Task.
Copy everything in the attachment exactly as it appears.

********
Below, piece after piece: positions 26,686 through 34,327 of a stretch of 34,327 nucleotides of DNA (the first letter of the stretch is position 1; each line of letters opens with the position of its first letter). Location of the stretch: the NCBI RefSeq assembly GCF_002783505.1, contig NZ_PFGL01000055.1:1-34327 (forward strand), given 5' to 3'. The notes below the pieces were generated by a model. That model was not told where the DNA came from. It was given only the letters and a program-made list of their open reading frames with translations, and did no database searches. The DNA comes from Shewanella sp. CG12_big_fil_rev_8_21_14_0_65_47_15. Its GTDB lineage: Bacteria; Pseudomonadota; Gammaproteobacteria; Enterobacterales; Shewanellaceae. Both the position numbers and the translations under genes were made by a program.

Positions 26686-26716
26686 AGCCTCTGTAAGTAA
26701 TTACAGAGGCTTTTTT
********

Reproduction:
Below, piece after piece: positions 26,686 through 34,327 of a stretch of 34,327 nucleotides of DNA (the first letter of the stretch is position 1; each line of letters opens with the position of its first letter). Location of the stretch: the NCBI RefSeq assembly GCF_002783505.1, contig NZ_PFGL01000055.1:1-34327 (forward strand), given 5' to 3'. The notes below the pieces were generated by a model. That model was not told where the DNA came from. It was given only the letters and a program-made list of their open reading frames with translations, and did no database searches. The DNA comes from Shewanella sp. CG12_big_fil_rev_8_21_14_0_65_47_15. Its GTDB lineage: Bacteria; Pseudomonadota; Gammaproteobacteria; Enterobacterales; Shewanellaceae. Both the position numbers and the translations under genes were made by a program.

Positions 26686-26716
26686 AGCCTCTGTAAGTAA
26701 TTACAGAGGCTTTTTT